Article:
However, the WPFAA is racing against a deadline. A week from today, labour law changes in Canada make it more difficult to form a union in a federally regulated industry such as airlines.
Under current Canadian law, 50.1 per cent of employees at WestJet need to sign a union card to trigger certification. As of June 16, they will also have to vote in a secret ballot for the certification to go through, an extra hurdle that will make forming a union more difficult.
Late in May, WestJet announced that its flight attendants had ratified a five-year work agreement with the airline.
At the time, 82 per cent of the flight attendants voted, but the agreement passed by a margin of only 57 per cent. That means that fewer than half of the company's nearly 3,000 flight attendants actually voted in favour of the deal.
CBC News spoke with one flight attendant who voted against the agreement, who asked that we not use her name, as she is concerned about ramifications from the airline. She has been a flight attendant at WestJet for more than five years and was about to reach the maximum pay level. Now she won't reach that pay level until 2019.
"It's effectively a decrease in pay," she said
She said that other flight attendants aren't happy about the agreement. "I was just on a five-day pairing and I talked to 10 people who want to sign their [union] cards."
The WPFAA says it is frustrated with the agreement for a number of reasons, such as the lower starting wage and the time it takes to get to the top tier of the pay scale. But ultimately, the problem is enforcing the agreement.
"WestJet is not bound by the terms in the document," the WPFAA said in response to emailed questions
"WestJet can change the terms at any time, because these guidelines are not legally enforceable to the company. This vote was a formality to make the flight attendants feel more engaged, without actually holding the company accountable to the terms."
The group say it hopes to get to 50.1 per cent before next week.
"That is our goal. Our greatest obstacle to certification is fear. The flight attendants are afraid to sign cards, because of the stigma attached to unionizing and because we have always been told we would lose privileges if we ever did certify," the union said.
"Over the last few months, we have seen great momentum, and we believe that since this agreement passed, and without a majority vote, we will get the cards we need to certify very soon."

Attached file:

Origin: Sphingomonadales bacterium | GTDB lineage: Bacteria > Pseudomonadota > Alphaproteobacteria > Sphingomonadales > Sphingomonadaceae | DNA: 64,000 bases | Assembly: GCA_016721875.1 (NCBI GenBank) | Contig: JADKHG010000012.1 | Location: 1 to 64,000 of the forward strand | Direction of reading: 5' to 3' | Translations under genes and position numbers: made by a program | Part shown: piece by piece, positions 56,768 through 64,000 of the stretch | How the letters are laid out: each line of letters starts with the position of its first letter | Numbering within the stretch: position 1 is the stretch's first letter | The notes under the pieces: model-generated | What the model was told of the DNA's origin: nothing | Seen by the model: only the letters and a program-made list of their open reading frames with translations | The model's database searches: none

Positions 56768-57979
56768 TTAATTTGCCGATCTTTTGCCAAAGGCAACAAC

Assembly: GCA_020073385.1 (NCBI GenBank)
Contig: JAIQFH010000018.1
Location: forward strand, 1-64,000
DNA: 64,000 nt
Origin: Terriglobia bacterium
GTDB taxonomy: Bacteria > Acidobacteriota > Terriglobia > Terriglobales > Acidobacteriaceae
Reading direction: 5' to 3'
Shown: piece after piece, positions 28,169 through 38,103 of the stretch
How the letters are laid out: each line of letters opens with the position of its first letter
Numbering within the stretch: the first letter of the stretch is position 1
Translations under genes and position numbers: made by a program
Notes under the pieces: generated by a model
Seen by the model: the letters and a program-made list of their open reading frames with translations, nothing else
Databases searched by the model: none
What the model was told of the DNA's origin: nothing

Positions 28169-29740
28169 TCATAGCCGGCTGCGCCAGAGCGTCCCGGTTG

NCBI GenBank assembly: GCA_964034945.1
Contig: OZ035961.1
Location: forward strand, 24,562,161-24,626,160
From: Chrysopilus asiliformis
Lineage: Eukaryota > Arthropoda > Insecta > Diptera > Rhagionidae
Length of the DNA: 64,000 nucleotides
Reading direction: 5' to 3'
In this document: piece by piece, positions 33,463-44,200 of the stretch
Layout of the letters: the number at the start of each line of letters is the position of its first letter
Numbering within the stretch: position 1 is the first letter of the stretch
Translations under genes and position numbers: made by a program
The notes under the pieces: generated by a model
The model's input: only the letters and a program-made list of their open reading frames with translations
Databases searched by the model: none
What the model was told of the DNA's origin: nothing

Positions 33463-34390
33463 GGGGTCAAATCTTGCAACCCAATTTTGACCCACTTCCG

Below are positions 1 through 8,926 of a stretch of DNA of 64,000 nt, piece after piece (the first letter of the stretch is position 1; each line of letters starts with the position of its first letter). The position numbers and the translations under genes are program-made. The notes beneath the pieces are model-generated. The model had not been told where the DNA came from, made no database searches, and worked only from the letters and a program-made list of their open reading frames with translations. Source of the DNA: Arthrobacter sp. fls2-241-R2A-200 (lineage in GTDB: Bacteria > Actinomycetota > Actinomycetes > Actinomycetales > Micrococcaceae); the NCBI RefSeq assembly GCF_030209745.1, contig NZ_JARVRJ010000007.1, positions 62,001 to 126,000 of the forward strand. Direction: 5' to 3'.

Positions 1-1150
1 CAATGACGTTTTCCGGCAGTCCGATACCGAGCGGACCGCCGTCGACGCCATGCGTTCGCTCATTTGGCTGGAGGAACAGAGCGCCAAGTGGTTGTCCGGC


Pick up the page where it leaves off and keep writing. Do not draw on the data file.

WestJet says that it's aware of the union drive, but stands behind the agreement voted on by the flight attendants.
"The agreement was voted on by 81.7 per cent of eligible flight attendants," said WestJet spokeswoman Brie Ogle.
"As far as we are concerned, the strong voter turnout shows a high level of engagement with our flight attendants. We now have a five-year agreement in place and we are ready to roll up our sleeves and make this work for our cabin crew, our business, and a strong, consistent experience for our guests."
Pilots also working against deadline
The group working to organize the pilots, the WestJet Professional Pilots Association, did not wish to discuss its certification efforts, but those efforts have clearly ramped up in recent months. There are almost daily reminders to sign or renew union cards on the group's Facebook page.
On June 1, a captain from Southwest Airlines came to Calgary to pitch the advantages of unionizing to the WestJet group, explaining how the airline could maintain its corporate culture through certification. Southwest was the original model for WestJet, and is one of the most consistently profitable airlines in North America, despite being unionized for nearly 40 years.
Why the push to unionize?
WestJet has long prided itself on its staff relations. Unionization efforts through the 2000s failed. But those relations with staff became more strained after WestJet launched Encore in 2013 with pilot pay scales that differed between the main carrier and Encore.
The flight attendants say they are looking to recapture the spirit of WestJet's early days.
"We are just looking to gain back some of the culture and morale that has been lost over the last few years. We are hoping to be the solution that many of the flight attendants are seeking."